I can’t write a poem that transcends my own limits, though poetry has often pushed me beyond old horizons, and writing a poem has shown me how far out a part of me was walking beyond the rest. I can expect a reader to feel my limits as I cannot, in terms of her or his own landscape, to ask: But what has this to do with me? Do I exist in this poem? And this is not a simple or naive question. We go to poetry because we believe it has something to do with us. We also go to poetry to receive the experience of the not me, enter a field of vision we could not otherwise apprehend.
Deep heart's core sound (PoemTalk #66)
W. B. Yeats, "The Lake Isle of Innisfree"
Bibliodeath: My Archives with Life in Footnotes by Andrei Codrescu
reviewed by Kenneth Warren
(....)Galatea Resurrects #20
For poet Andrei Codrescu the shift from codex to Kindle supplies technological provocation for a psychologically charged account of the self-extension fantasy that had once imbued his old-school 20th Century investment in books, poetry, and reading. With Bibliodeath: My Archives with Life in Footnotes (2012), Codrescu enters into the book’s deepest talismanic powers and exits through the lucidity of naked 21st Century data. In a powerfully articulated conversion narrative that involves both religious experience and technology, he notices that the angel of death is at once shepherding the book to its ending and dictating the very code through which the poet’s own self-portrait must ultimately be cracked as the matter of soul. As witness to “Bibliodeath,” he reports:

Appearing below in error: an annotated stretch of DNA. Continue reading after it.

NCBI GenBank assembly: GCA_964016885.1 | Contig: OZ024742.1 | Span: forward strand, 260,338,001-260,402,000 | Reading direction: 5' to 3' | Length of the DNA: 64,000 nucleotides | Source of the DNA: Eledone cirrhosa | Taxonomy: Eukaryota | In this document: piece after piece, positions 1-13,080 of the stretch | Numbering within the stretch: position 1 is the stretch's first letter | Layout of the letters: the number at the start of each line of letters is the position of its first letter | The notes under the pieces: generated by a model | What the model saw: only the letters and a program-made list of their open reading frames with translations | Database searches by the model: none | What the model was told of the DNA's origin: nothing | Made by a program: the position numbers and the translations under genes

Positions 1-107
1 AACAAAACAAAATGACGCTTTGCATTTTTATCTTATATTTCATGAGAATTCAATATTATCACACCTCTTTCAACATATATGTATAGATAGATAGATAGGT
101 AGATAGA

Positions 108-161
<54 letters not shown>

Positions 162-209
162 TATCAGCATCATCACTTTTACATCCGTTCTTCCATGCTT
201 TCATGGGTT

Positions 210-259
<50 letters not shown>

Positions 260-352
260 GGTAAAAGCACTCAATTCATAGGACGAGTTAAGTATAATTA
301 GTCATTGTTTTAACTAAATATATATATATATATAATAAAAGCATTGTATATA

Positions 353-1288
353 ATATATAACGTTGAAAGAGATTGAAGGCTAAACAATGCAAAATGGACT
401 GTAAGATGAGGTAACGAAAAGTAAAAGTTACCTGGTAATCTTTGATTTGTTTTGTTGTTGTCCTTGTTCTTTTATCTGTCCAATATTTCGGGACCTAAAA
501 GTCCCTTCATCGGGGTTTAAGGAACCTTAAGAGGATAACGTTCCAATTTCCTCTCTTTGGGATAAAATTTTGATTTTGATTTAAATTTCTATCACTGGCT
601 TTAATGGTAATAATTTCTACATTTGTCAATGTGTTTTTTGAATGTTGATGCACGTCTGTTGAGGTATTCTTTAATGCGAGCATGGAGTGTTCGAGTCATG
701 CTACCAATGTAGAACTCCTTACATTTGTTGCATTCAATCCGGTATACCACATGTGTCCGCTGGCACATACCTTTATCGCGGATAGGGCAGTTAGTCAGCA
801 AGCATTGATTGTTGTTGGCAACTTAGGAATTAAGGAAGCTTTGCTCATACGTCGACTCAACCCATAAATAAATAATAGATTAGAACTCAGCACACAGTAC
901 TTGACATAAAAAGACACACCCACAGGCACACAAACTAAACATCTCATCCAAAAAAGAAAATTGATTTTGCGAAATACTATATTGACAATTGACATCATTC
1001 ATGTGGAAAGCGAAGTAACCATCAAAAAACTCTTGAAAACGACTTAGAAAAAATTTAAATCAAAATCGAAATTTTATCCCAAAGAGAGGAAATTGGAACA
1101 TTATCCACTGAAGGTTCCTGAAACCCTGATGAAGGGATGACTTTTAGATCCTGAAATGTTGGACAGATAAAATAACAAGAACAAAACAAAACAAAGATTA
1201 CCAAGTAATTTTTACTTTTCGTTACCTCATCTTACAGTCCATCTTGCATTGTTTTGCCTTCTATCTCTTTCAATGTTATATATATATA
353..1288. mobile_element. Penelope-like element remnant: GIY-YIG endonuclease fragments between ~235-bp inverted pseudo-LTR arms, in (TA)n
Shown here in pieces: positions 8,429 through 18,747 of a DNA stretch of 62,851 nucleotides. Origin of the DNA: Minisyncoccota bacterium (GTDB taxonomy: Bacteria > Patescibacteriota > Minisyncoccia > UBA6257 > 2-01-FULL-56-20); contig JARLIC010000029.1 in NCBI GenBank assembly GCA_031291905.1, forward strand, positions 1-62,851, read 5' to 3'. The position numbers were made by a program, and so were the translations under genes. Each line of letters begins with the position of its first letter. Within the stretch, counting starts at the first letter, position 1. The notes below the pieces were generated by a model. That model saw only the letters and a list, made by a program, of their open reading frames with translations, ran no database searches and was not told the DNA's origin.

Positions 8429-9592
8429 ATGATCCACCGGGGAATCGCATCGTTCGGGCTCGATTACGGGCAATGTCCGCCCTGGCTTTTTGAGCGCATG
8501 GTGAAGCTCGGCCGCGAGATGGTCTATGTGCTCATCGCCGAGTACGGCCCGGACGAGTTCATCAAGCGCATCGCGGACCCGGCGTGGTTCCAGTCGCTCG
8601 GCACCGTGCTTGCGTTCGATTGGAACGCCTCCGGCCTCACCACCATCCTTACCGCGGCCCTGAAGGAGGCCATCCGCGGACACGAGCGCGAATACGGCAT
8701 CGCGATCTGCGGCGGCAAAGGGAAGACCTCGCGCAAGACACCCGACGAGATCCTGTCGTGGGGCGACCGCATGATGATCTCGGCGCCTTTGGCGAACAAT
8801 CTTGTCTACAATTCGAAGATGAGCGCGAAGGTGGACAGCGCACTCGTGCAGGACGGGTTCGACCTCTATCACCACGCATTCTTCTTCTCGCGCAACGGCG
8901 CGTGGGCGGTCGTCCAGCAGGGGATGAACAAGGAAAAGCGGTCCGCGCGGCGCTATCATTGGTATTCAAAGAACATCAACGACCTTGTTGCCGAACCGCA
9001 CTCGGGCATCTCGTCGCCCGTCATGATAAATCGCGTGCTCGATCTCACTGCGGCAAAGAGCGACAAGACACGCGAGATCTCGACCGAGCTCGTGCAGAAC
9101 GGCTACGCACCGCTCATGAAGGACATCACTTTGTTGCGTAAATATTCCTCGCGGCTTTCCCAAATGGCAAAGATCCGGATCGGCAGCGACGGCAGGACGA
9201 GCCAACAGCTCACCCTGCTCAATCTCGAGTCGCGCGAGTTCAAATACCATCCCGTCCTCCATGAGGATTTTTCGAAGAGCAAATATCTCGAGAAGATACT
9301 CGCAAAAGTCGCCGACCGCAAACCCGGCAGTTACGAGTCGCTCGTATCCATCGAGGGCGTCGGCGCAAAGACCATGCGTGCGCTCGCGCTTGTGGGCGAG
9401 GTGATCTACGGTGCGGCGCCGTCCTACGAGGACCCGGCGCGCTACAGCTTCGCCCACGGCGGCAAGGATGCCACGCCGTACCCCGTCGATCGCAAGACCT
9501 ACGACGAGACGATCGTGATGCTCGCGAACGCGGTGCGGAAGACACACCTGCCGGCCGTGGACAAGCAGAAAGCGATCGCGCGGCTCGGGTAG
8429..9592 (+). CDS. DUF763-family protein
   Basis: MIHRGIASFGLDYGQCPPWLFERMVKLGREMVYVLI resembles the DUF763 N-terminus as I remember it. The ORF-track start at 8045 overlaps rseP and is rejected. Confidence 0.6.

The literate millions watching the guillotine are privy to the first public demonstration of the passage of the soul from one body into another, a reincarnation that is not a metaphysics. Yet for all that, the soul does (not) move to a better place, where it may be cleansed or overlinked, though it is surely lightened. The former body of the book also preserves the original content, making it still useful to the old reading habit.
Obviously it’s not so much the collapse of pulpy cultural clout into digital-screened techno-power that is being mourned in Bibliodeath: My Archives with Life in Footnotes, but rather the depth of feeling for the slow mo living totality aroused in believers by the old-fashioned book.
edited by Eileen Tabios
... what makes utopianism attractive is not that it is some saccharine sweet, obviously artificial, Panglossian notion. Rather, it’s a tasty combination of sweet and bitter. It’s satisfying to get to be a lover of humanity while feeling deep contempt for it at the same time. This is what makes conservatives such suckers for utopia – and they aren’t the only ones.